the presidents of honduras, el salvador, guatemala and mexico and say every one of your people from the countries we're going to keep an accounting what it's costing to keep care of essential needs before we send them back home, which is what we're going to do. and every time plus interest we're going to take from what we would have provided you in some form of aid. why aren't we doing that, lou? that's the first step. and the second step is let's just get real, create a secure border. i know people say it's impossible. there's nothing impossible. the impossible is to believe that we're safe in this country. here's the question we better be asking -- if kids can get across the border that easily, 8, 9-year-old kids, what do you think a terrorist can do? you think a terrorist is going to come through jfk airport and file the papers. no go to the southern border and walk across when he can. lou: and your reaction to the editorial, the op-ed piece today by bill gates, by warren buffett, talking about, and sheldon adelson, telling the american people basically you don't understand, we know what's bes
texas. los padres de gilberto ramos recibieron los restos de su hijo en ciudad de guatemala. con los ojos llenos de lÁgrimas, y con la voz quebrantada curva de gilberto decÍa que haría cualquier cosa para que le devolvieran su hijo con vida potente los niÑos no se arriesgan a ir a estados unidos. mÁs adelante hablaremos de otro aspecto de esta crisis humanitaria. abusos sexuales cometidos contra las migrantes que cruzan la frontera. ♪ ♪ >> las autoridades del condado de santa cruz, restaron un hombre que, presuntamente, engaÑÓ varias jovencitas harÁ que les mandaran mensajes de textos con fotos provocativas. se hace pasar por un familiar que, supuestamente, habÍa cambiado su nÚmero de celular y le decÍa de menores, te mandara fotos en trÁquea de baÑo para enviarlas a una agencia de modelaje, que no existÍa. un juez de auckland reiniciÓ los procedimientos ante una demanda civil por homicidio culposo, impuesta por los padres del adolescente. esto despuÉs de la decisiÓn de los fiscales del condado de no causar al oficial, a quien hiriÓ mortalmente al menor. en san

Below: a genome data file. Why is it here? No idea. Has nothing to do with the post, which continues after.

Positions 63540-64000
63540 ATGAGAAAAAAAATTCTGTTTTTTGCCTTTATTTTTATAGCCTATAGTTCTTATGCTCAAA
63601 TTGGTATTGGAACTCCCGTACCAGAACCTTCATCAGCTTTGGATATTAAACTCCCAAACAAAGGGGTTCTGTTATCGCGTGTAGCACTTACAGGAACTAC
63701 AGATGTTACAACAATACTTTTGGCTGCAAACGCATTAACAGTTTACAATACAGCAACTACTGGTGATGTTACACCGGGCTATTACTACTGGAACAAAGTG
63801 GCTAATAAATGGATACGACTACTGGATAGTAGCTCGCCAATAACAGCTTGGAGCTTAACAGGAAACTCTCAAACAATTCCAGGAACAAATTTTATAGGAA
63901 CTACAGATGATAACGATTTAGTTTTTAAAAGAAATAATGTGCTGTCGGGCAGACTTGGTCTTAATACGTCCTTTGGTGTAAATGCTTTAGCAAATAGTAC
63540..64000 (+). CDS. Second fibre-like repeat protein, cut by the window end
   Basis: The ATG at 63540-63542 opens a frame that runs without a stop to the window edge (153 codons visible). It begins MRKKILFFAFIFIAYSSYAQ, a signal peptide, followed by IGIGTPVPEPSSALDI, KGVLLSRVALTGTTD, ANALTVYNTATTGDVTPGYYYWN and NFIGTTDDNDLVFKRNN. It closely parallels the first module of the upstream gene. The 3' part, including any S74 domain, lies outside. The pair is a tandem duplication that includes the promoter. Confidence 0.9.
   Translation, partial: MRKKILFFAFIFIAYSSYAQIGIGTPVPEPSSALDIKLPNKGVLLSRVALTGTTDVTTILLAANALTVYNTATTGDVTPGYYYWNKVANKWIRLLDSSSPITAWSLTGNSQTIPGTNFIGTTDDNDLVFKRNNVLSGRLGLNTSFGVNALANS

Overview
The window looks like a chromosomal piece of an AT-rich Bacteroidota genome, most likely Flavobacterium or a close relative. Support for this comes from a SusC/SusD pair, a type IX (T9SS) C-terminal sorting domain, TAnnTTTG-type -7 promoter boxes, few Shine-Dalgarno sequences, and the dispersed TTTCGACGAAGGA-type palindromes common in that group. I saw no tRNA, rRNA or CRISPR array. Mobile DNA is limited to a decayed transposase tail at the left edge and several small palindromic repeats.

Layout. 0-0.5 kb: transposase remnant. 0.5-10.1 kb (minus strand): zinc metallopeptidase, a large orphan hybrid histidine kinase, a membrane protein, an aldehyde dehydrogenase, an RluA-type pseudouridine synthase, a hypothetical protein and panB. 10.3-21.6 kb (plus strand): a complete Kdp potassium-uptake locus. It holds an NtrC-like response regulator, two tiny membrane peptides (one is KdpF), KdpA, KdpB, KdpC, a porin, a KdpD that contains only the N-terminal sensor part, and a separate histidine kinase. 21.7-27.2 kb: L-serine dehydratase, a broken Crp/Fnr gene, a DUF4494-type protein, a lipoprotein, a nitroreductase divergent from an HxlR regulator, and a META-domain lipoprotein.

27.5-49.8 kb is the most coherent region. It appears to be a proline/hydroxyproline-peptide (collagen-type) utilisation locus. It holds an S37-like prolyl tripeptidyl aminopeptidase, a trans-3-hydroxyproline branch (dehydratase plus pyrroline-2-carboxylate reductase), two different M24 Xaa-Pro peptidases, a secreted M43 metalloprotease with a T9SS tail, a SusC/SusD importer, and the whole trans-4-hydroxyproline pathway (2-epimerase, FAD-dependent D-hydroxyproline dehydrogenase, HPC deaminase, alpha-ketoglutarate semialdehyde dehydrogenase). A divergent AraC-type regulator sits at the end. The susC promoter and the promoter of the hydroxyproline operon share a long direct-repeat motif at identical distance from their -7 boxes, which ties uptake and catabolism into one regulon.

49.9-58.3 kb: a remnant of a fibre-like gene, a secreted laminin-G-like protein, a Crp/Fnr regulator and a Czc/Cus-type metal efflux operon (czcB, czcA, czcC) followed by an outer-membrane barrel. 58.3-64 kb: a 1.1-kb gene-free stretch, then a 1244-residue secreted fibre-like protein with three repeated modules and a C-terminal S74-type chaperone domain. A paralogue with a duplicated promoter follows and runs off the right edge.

, el salvador, and guatemala, a failure by the obama administration. is that a contention you agree with? you have a policy prescription of what obama should be doing about the crisis on the border? >> i suspect what the governor is referring to is the inability of mexico to block the guatemalan border, and that is an area where we could work with the government in mexico in order to help them develop -- and in order to pressure them, friendly, because that is the other part of that equation -- pressure them to seal that border with guatemala, and also the fact that in guatemala and in honduras and el salvador, you have a circumstance where the political leadership there in the government is aiding and abetting this messaging, probably because it partly results in remittances to the extent that these 16-, 17-year-old young people, when the children get to the united states, the expectation is they will find themselves in the work force and that remittances will go back to those countries, and that is an advantage. lastly, it is a pressure valve probably, also, in these governments,